Charley Rosen is a former assistant coach and long-time sports columnist known mostly for his relationship with Phil Jackson. When he wrote a column on FanRag Sports that tore down Carmelo Anthony's game and attitude, and explored the reasons why a divorce from the Knicks was probably best for both sides, most people assumed this was the product of conversations with Jackson. Whether Jackson intentionally leaked information and perspective on Anthony's trade situation or not, Rosen is closely tied with Jackson, and it was hard to believe Rosen reached his conclusions from any other source.
In a new column on FanRag Sports, Rosen defended his independence, saying the column was not the product of any conversation with Jackson, but instead just his own beliefs and thoughts on the game:
It should also be noted that through the years, Phil and I have not always agreed on personnel and specific game plans.
So, although I have often been called Phil's mouthpiece by fans and some in the media, I have never consulted him about the content or general themes of any of the thousands of columns I've written for various sports web sites.
The only obvious exceptions being the interviews I conducted with him. Although some of my opinions may be congruent with Phil's, they are strictly my own. For better or for worse.
Couple of things here:
1. Rosen wasn't wrong. Rosen said Anthony's legs were going which was affecting his game, and while Anthony's numbers remain about the same, he does appear to be losing lift and mobility. Rosen described Anthony's lack of interest in defense, and he's 100 percent right on that as well. Anthony has the second-worst defensive rating on the Knicks while on-court. He's a sieve, and that's the Knicks' biggest problem. He's a ball-stopper, always has been. Rosen wasn't incorrect in his assertions.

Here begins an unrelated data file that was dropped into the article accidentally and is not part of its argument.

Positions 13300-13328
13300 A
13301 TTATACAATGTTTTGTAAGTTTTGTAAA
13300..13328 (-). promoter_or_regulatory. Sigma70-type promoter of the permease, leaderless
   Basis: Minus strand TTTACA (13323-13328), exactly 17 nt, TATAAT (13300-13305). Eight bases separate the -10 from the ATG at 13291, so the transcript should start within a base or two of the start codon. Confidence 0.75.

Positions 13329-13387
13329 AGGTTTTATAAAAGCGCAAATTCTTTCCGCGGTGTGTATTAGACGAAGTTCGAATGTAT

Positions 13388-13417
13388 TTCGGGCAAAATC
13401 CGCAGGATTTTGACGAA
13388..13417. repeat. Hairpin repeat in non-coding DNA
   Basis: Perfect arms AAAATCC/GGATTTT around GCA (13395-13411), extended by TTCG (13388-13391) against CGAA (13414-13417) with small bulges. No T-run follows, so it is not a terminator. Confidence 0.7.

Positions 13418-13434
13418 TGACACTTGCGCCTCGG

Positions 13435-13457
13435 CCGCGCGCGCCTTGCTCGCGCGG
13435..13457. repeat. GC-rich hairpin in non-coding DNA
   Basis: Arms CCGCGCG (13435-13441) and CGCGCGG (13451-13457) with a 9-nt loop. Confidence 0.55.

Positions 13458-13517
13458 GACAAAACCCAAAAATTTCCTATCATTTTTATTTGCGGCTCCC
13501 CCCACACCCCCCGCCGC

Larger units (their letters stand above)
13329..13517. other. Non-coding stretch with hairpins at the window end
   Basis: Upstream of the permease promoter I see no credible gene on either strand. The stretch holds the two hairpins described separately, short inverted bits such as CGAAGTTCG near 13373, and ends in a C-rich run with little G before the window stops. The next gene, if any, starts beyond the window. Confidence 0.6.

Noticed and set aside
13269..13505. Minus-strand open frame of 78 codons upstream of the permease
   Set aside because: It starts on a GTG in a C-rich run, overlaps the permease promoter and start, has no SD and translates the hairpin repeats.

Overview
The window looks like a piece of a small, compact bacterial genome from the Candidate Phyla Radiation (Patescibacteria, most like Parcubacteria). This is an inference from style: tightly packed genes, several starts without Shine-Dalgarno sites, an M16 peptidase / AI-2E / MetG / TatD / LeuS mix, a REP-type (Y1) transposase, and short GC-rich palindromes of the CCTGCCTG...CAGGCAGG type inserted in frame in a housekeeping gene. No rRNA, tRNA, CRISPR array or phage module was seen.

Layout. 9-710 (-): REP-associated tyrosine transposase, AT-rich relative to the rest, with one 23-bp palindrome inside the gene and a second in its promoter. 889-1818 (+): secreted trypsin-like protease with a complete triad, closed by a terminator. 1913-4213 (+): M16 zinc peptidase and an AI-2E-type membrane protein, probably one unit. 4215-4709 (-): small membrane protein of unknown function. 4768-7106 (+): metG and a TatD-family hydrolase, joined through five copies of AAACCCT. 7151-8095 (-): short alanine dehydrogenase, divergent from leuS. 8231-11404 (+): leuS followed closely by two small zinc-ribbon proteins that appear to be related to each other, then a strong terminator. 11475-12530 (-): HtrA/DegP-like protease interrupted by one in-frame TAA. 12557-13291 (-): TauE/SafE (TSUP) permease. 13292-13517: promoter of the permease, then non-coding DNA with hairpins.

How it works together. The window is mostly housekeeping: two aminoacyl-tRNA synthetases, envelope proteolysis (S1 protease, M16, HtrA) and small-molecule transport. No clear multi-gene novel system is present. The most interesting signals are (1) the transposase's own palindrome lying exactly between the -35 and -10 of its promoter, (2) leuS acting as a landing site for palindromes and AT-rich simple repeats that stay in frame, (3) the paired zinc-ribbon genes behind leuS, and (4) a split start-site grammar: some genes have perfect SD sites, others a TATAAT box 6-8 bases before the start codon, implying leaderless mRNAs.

2. It's still hard to believe Jackson didn't at least agree with these beliefs. Even if Rosen didn't call Jackson and say "Hey, I'm writing about the team, and Melo, what should I say about him?," the two have maintained contact and Rosen knows what Jackson thinks and feels about Anthony. There has been tension between the two for some time, and this situation definitely read like at best Rosen revealing what the common consensus in Jackson's circle is about Anthony and at worst a direct leak. That's certainly how Anthony took it.
3. Anthony taking it that way matters. Anthony was told several times the comments were from Rosen, but Anthony referred to it as "that side." Anthony knows how the game is played. Let's say Rosen didn't speak with Jackson, and that his opinion doesn't reflect Jackson's views. Anthony still feels that's the situation. That, in and of itself, says a lot about the situation.
4. This reads as damage control. Rosen comes off as insulted by the insinuation he's in Jackson's pocket, but the way it more reads is trying to get the heat off Jackson for the comments. Since that column was published, Anthony made his comments about saying if his time in New York is over it was time for him and Jackson to talk, and then Anthony had to make multiple requests just to get a meeting with Jackson, which they held on Tuesday. ESPN's Ramona Shelburne reported that the meeting was far more contentious than previous sit downs between the two.
5. This isn't over. The drama in New York has been high, even for the Knicks, and while the most likely outcome remains an unhappy forced marriage as Anthony refuses to waive his no-trade clause and Jackson refuses to step down, the situation continues to fester. We're not done here.